The full article can be read at:

Melting glaciers and climate change – video

August 8, 2008
Melting glaciers and climate change

See the video and photos now.

Clean Coal: Greenwashing at Its Best

July 2, 2008


The coal industry has adopted a three-point strategy to clean its image, says Mother Jones’ James Ridgeway: “First, make small overtures toward developing renewable energy, and milk them for maximum PR value. Second, invest more generously in carbon-based ‘alternative’ energy that gets passed off as green. Third, invoke the goal of energy ‘independence’ to pump, mine, transport, and sell more and more of the same old fuels to an ever-hungrier market.” Read Scrubbing King Coal

Tomgram: John Feffer, Are We All North Koreans Now?

June 17, 2008

It’s been a curious experience, each evening recently, turning on the NBC or ABC nightly news, with historic levels of flooding in Iowa as the lead story. (“Uncharted territory,” National Weather Service meteorologist Brian Pierce called these floods.) After all, there are those stunning images of Cedar Rapids, a small city now simply in the water. The National Weather Service has already termed what’s happened to the city an “historic hydrologic event,” with the Cedar River topping its banks at, or above, half-millennium highs. (That’s an every 500 year “event”!)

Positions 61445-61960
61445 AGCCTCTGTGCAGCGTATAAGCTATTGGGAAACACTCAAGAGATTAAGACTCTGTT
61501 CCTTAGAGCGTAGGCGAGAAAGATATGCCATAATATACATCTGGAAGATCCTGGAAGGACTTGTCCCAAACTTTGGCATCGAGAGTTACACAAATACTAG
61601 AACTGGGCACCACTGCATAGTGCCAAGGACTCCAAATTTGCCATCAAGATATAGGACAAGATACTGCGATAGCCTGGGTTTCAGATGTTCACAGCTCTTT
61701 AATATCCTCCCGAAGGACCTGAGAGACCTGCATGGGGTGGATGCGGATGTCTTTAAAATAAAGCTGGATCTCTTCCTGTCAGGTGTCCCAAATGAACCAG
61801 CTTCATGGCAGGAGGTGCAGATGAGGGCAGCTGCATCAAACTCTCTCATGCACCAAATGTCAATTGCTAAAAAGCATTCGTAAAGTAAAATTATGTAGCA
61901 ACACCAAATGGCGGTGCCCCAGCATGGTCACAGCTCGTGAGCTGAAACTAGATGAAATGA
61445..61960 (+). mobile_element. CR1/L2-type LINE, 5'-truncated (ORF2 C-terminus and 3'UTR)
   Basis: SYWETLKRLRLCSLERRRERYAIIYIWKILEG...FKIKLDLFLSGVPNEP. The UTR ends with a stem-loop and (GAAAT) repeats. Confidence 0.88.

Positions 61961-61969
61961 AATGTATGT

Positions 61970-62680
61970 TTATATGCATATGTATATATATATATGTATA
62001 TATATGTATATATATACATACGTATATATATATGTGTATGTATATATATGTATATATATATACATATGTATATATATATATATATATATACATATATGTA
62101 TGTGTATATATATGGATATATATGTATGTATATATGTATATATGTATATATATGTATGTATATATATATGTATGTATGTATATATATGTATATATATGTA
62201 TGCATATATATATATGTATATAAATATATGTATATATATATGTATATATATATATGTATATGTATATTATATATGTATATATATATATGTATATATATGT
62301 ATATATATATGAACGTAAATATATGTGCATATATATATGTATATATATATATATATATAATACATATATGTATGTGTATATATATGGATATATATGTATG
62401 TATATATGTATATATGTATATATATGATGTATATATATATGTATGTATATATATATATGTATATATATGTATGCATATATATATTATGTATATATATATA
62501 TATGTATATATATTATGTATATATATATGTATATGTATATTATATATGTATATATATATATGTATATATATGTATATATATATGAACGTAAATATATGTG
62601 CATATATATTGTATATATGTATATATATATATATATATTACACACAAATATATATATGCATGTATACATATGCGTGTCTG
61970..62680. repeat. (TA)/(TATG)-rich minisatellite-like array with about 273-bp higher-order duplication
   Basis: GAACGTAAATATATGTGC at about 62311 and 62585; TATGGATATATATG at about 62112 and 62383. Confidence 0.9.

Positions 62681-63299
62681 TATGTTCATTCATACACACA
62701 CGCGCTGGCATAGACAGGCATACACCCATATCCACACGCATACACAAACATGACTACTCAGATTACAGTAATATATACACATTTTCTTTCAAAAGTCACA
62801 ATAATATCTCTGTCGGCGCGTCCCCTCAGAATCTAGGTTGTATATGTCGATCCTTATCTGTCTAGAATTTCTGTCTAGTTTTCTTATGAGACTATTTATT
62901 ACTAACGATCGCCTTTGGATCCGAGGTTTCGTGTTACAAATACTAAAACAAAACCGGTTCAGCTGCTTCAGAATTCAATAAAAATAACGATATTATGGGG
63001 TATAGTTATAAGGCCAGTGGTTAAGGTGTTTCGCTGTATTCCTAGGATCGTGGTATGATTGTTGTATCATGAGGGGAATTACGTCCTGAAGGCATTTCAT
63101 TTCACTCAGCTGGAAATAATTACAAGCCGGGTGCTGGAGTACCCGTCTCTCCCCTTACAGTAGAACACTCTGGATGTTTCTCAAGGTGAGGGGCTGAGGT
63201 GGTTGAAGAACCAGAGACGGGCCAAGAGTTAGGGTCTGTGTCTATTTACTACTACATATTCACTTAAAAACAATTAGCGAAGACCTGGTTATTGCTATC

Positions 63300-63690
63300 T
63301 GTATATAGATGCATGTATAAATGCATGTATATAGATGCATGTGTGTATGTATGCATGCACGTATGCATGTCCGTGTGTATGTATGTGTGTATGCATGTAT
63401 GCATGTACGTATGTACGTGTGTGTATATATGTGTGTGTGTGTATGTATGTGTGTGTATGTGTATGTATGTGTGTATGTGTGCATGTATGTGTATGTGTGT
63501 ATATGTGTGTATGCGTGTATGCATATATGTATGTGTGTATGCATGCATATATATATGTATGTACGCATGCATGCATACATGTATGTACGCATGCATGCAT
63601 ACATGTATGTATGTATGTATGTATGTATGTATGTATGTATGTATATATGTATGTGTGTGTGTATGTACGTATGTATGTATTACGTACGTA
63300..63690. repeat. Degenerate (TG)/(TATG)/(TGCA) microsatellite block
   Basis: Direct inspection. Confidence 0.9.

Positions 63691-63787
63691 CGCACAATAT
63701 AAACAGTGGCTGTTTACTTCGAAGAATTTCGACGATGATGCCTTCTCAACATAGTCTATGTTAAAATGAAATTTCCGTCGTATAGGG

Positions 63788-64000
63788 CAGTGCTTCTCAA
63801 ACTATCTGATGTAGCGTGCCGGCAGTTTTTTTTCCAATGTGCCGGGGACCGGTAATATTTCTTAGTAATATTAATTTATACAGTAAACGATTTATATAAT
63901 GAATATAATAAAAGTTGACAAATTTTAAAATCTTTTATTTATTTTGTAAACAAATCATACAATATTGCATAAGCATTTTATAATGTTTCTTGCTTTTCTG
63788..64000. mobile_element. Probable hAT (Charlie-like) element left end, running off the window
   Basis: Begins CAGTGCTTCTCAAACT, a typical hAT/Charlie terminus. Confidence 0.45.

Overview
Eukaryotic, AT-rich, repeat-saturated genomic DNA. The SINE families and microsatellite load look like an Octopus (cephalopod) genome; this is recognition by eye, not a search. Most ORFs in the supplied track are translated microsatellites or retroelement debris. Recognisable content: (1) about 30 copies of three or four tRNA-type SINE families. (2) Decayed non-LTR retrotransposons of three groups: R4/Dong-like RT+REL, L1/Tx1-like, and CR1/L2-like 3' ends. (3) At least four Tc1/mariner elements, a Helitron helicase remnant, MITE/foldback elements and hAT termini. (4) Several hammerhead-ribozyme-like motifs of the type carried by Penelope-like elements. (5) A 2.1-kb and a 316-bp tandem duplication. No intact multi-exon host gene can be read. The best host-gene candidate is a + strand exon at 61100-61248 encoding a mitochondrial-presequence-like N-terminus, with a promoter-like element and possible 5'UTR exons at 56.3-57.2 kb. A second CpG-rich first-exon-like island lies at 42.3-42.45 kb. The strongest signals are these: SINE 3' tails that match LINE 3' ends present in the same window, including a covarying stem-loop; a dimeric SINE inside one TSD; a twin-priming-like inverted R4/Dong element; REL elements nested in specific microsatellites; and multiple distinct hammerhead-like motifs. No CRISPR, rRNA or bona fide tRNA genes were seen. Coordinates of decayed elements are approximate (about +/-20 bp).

But here’s the special strangeness of this TV moment: Network news loves weather disasters, and yet, as with historic droughts in the Southeast or Southwest, as with the hordes of tornadoes coursing through the center of the country, as with so many other extreme weather phenomena of recent times, including flooding in Southern China and the Burmese cyclone, when it comes to the Midwestern floods, night after night no TV talking head seems ever to mention the possibility that climate change/global warming might somehow be involved. (Nor, by the way, are our major newspapers any better on the subject.) As an omission, it’s kinda staggering, really, for an event already being labeled “a Midwestern Katrina.”